A World Without Chevron

Let me complete my set of posts on Chevron by explaining what legal doctrine would look like without Chevron.  Chevron was justified in part based on the view that the prior doctrine was a mess because it left no guidance as to whether deference would be given to an administrative agency in any specific case.  That Chevron has turned into a doctrine with tremendous uncertainty is both ironic and another reason not to like it.

There are two possible doctrines that would replace Chevron.  The first is simply not to confer deference on an agency unless there is a clear indication from Congress that such deference was intended.  Thus, if Congress specifically provided for such deference then the courts should confer it.

An example of this comes from the Fair Labor Standards Act, which exempted “outside salesman” from the overtime provisions of the Act.  Significantly, Congress did not definte the term outside salesman, but delegated authority to the Department of Labor to issue regulations “from time to time” to “define and delimit” the term.  Congress here was clearly allowing the agency to determine the scope of the term.  But in the absent of such an explicit provision one would not infer any deference for the agency.

A second way of replacing Chevron would be to employ a doctrine that was widely but not always employed prior to the case.  Under this doctrine, agencies enjoyed deference as to mixed questions of law involving agency statutes, but not as to pure questions.  This doctrine would not involve excessive uncertainty.  This doctrine might actually be legally authorized if one concluded that it were widely followed and made part of the APA.  That is, when the APA says that courts should decide all questions of law that it somehow incorporated this background understanding.  I am skeptical, but it is possible.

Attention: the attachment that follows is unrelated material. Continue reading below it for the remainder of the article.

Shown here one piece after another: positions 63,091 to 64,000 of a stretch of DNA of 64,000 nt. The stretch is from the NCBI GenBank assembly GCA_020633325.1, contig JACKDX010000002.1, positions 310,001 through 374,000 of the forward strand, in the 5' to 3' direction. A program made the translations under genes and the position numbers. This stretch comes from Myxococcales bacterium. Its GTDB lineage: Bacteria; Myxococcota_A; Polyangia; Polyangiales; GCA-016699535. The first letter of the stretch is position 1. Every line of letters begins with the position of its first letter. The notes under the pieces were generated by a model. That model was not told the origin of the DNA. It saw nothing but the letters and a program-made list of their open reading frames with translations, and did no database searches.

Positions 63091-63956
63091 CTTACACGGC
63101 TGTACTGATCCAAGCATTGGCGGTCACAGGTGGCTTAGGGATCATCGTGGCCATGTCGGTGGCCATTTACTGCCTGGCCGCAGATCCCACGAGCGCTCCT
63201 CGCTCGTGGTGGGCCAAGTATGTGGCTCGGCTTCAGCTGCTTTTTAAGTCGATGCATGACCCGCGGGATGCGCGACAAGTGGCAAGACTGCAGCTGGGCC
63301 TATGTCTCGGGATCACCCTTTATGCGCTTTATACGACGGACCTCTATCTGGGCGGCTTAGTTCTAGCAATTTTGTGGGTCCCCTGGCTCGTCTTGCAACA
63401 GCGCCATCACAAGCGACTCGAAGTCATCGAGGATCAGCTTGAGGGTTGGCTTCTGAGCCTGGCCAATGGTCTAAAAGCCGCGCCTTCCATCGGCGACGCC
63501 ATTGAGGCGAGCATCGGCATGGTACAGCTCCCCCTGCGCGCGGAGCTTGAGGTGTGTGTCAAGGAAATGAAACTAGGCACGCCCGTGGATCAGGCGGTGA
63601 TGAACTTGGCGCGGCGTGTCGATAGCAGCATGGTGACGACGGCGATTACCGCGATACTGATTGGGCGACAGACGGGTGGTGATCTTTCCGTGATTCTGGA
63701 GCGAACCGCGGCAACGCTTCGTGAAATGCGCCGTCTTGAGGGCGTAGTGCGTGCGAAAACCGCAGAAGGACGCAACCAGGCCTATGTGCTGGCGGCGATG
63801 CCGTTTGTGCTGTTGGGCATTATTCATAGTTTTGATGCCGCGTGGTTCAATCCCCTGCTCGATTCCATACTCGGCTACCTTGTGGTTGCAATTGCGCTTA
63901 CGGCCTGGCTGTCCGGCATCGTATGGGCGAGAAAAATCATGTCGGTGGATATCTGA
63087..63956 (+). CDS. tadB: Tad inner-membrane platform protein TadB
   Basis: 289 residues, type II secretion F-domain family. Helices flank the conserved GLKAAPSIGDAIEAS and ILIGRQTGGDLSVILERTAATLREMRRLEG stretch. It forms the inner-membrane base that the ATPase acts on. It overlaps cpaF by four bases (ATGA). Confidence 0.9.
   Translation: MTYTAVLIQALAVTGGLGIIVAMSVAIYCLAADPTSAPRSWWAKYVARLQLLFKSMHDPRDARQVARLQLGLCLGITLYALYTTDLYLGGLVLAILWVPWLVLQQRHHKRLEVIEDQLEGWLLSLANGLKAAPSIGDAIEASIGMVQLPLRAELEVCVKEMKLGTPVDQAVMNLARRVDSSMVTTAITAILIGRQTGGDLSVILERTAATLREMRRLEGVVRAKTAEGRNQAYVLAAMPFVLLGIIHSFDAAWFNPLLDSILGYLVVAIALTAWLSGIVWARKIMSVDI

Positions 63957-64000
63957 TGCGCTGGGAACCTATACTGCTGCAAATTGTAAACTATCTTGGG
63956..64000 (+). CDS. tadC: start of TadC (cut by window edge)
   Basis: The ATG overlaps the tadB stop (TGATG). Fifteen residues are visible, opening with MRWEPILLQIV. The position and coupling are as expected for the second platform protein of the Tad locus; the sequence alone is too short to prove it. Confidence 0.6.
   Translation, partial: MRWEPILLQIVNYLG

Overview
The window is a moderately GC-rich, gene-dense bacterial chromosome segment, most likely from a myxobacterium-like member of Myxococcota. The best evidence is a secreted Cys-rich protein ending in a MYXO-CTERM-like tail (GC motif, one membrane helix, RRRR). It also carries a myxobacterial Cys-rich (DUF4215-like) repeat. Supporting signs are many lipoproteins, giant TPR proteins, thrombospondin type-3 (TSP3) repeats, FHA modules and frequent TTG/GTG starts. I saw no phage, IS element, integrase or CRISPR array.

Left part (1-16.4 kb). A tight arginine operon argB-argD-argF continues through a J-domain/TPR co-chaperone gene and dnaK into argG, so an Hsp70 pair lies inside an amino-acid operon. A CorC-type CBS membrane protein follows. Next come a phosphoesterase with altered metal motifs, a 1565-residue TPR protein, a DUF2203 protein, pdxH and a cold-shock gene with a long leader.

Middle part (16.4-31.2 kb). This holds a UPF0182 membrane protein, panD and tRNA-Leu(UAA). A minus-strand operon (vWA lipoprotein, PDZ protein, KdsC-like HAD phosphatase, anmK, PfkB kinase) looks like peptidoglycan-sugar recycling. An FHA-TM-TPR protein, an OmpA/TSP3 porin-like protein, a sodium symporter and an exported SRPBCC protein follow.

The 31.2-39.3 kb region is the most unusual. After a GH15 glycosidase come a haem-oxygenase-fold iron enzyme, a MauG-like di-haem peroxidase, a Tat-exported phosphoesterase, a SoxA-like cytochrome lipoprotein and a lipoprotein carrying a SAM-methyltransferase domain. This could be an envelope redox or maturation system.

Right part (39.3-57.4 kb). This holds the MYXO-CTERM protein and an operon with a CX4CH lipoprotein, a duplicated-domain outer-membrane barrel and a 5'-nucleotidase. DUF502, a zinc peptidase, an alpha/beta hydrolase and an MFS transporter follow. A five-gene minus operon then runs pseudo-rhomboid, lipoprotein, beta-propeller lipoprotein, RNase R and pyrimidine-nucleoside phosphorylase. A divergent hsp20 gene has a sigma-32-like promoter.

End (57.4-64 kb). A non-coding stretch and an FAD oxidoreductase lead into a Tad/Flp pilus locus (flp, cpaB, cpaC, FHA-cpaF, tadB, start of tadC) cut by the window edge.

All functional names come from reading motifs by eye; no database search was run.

In the end, though, I don’t think there is any original meaning or textual argument for Chevron.  And the doctrine exacerbates the problem of combining legislative and executive power.  The Supreme Court should get rid of it.

Mike Rappaport

Professor Rappaport is Darling Foundation Professor of Law at the University of San Diego, where he also serves as the Director of the Center for the Study of Constitutional Originalism. Professor Rappaport is the author of numerous law review articles in journals such as the Yale Law Journal, the Virginia Law Review, the Georgetown Law Review, and the University of Pennsylvania Law Review. His book, Originalism and the Good Constitution, which is co-authored with John McGinnis, was published by the Harvard University Press in 2013.  Professor Rappaport is a graduate of the Yale Law School, where he received a JD and a DCL (Law and Political Theory).

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